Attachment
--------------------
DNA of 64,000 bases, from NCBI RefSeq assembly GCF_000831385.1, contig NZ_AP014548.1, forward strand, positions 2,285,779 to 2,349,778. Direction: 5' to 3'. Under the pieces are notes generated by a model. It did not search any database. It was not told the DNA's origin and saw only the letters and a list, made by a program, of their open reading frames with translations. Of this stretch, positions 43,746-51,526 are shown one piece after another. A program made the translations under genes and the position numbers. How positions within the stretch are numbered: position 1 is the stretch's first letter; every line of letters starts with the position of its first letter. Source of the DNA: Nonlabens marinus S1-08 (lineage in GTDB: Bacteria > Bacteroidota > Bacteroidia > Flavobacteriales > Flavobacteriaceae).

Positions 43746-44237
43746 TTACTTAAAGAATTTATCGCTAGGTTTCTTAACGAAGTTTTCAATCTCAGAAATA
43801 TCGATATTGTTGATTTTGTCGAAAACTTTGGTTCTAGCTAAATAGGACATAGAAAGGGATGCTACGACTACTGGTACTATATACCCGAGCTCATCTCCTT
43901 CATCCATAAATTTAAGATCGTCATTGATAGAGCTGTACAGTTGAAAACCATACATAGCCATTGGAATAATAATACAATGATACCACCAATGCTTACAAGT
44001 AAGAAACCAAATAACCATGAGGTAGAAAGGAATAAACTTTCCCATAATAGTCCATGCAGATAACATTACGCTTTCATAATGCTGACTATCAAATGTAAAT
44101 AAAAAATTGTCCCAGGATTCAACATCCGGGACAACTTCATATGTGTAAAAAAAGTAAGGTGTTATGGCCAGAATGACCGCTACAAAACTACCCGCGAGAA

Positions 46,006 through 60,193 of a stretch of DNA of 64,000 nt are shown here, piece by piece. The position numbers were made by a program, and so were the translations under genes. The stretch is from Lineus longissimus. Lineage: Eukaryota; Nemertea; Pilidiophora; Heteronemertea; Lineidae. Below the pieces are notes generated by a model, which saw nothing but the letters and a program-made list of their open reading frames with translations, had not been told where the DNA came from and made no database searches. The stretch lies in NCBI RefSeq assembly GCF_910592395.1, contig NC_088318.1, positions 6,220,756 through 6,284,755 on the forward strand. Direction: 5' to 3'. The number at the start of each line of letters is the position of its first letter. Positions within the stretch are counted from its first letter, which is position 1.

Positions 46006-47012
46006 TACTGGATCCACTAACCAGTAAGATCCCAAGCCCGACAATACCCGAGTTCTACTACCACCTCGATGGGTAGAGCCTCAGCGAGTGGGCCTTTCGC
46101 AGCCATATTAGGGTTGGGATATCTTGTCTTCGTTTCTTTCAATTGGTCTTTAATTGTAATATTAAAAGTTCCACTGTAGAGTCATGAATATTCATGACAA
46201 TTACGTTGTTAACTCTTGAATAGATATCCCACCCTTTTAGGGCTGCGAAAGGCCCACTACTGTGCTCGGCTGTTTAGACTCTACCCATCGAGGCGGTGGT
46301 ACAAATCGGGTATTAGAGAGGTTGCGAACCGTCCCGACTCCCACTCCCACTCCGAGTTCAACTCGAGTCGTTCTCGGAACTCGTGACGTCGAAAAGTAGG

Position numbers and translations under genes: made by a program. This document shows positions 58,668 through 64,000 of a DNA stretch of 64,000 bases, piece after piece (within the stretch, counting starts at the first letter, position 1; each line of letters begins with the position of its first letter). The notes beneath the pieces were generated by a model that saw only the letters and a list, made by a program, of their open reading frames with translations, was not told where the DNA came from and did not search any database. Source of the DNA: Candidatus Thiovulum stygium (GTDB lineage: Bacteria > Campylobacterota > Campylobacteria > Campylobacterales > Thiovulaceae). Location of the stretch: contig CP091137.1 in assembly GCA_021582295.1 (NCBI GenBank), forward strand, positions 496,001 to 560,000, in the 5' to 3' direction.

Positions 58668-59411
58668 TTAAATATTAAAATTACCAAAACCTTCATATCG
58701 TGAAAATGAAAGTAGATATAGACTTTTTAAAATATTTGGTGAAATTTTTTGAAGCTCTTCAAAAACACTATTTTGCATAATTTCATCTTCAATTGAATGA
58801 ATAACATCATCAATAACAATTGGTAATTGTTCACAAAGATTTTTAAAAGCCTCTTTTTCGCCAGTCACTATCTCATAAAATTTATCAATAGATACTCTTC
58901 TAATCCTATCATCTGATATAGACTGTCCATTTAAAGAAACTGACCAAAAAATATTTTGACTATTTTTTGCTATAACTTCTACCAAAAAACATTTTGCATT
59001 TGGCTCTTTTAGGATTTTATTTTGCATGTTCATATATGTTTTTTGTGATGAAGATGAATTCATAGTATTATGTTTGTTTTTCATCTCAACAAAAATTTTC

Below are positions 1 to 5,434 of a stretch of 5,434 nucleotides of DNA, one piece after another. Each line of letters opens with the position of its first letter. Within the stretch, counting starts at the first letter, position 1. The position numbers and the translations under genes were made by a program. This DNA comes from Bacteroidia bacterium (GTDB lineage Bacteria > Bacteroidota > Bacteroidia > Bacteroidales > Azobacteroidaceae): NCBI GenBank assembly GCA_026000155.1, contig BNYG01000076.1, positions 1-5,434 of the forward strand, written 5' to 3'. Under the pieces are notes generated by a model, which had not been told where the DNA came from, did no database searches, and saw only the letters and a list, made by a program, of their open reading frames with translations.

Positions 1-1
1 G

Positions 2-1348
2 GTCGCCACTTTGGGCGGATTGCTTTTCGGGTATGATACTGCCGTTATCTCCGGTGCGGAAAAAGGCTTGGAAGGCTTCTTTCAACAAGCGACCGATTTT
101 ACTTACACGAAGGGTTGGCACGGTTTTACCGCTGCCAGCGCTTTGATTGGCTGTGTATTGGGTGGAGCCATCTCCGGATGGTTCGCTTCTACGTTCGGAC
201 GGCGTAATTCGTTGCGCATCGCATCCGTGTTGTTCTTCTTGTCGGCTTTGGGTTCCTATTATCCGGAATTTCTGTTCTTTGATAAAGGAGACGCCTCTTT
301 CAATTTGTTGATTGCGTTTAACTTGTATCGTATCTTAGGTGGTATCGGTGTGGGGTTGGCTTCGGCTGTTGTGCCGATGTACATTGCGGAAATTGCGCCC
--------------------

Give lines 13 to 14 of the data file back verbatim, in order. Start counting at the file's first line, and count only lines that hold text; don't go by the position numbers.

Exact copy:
46301 ACAAATCGGGTATTAGAGAGGTTGCGAACCGTCCCGACTCCCACTCCCACTCCGAGTTCAACTCGAGTCGTTCTCGGAACTCGTGACGTCGAAAAGTAGG

Position numbers and translations under genes: made by a program. This document shows positions 58,668 through 64,000 of a DNA stretch of 64,000 bases, piece after piece (within the stretch, counting starts at the first letter, position 1; each line of letters begins with the position of its first letter). The notes beneath the pieces were generated by a model that saw only the letters and a list, made by a program, of their open reading frames with translations, was not told where the DNA came from and did not search any database. Source of the DNA: Candidatus Thiovulum stygium (GTDB lineage: Bacteria > Campylobacterota > Campylobacteria > Campylobacterales > Thiovulaceae). Location of the stretch: contig CP091137.1 in assembly GCA_021582295.1 (NCBI GenBank), forward strand, positions 496,001 to 560,000, in the 5' to 3' direction.